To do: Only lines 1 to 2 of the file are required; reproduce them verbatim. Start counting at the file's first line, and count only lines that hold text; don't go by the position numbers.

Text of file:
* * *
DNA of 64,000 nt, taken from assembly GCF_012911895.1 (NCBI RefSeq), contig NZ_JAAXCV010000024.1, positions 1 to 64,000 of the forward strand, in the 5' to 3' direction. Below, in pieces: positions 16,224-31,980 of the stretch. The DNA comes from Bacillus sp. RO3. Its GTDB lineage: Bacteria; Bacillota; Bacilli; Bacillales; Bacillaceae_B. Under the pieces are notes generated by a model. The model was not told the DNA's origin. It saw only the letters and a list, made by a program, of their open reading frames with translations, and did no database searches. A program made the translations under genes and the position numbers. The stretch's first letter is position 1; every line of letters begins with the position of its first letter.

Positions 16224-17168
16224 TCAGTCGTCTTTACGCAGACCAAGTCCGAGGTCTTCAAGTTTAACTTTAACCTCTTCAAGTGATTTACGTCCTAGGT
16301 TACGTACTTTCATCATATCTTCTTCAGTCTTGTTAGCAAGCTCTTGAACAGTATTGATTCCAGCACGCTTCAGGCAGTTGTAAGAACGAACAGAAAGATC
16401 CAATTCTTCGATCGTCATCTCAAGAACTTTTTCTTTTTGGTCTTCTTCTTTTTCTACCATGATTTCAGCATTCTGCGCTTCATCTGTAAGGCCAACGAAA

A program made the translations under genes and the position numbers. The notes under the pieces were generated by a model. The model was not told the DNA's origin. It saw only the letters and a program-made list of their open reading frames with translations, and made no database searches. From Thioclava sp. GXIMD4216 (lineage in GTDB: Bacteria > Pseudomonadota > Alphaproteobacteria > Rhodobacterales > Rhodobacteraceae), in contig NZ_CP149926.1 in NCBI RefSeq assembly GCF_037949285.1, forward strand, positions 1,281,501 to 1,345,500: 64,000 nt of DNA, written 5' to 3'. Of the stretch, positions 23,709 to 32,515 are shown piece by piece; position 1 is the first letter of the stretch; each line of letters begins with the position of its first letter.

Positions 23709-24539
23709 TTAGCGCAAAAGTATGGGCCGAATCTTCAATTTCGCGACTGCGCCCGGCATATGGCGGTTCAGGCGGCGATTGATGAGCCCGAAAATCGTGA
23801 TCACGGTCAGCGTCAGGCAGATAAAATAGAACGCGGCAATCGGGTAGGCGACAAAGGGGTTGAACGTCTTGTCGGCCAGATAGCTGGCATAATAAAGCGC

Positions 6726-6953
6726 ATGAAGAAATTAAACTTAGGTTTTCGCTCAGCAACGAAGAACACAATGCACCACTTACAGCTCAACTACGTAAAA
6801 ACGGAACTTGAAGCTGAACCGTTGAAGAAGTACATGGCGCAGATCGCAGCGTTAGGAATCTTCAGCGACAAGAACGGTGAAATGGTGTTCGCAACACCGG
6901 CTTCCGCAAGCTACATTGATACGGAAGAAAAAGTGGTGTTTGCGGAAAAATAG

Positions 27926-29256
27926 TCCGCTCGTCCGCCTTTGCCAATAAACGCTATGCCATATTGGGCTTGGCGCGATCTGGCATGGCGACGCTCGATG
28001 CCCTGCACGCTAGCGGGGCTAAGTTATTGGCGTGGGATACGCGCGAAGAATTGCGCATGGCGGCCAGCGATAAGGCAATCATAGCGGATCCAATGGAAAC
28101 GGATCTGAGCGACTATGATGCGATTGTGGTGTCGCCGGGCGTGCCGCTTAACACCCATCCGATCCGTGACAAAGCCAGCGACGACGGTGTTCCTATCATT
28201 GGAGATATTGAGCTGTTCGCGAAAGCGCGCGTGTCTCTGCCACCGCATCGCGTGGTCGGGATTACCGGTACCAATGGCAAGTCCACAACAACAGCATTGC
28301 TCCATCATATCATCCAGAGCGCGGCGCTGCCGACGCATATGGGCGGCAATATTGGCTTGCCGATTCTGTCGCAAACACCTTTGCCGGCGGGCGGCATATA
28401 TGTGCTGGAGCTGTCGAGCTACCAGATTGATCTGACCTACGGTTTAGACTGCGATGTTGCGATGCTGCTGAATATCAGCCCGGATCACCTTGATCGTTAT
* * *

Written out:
DNA of 64,000 nt, taken from assembly GCF_012911895.1 (NCBI RefSeq), contig NZ_JAAXCV010000024.1, positions 1 to 64,000 of the forward strand, in the 5' to 3' direction. Below, in pieces: positions 16,224-31,980 of the stretch. The DNA comes from Bacillus sp. RO3. Its GTDB lineage: Bacteria; Bacillota; Bacilli; Bacillales; Bacillaceae_B. Under the pieces are notes generated by a model. The model was not told the DNA's origin. It saw only the letters and a list, made by a program, of their open reading frames with translations, and did no database searches. A program made the translations under genes and the position numbers. The stretch's first letter is position 1; every line of letters begins with the position of its first letter.

Positions 16224-17168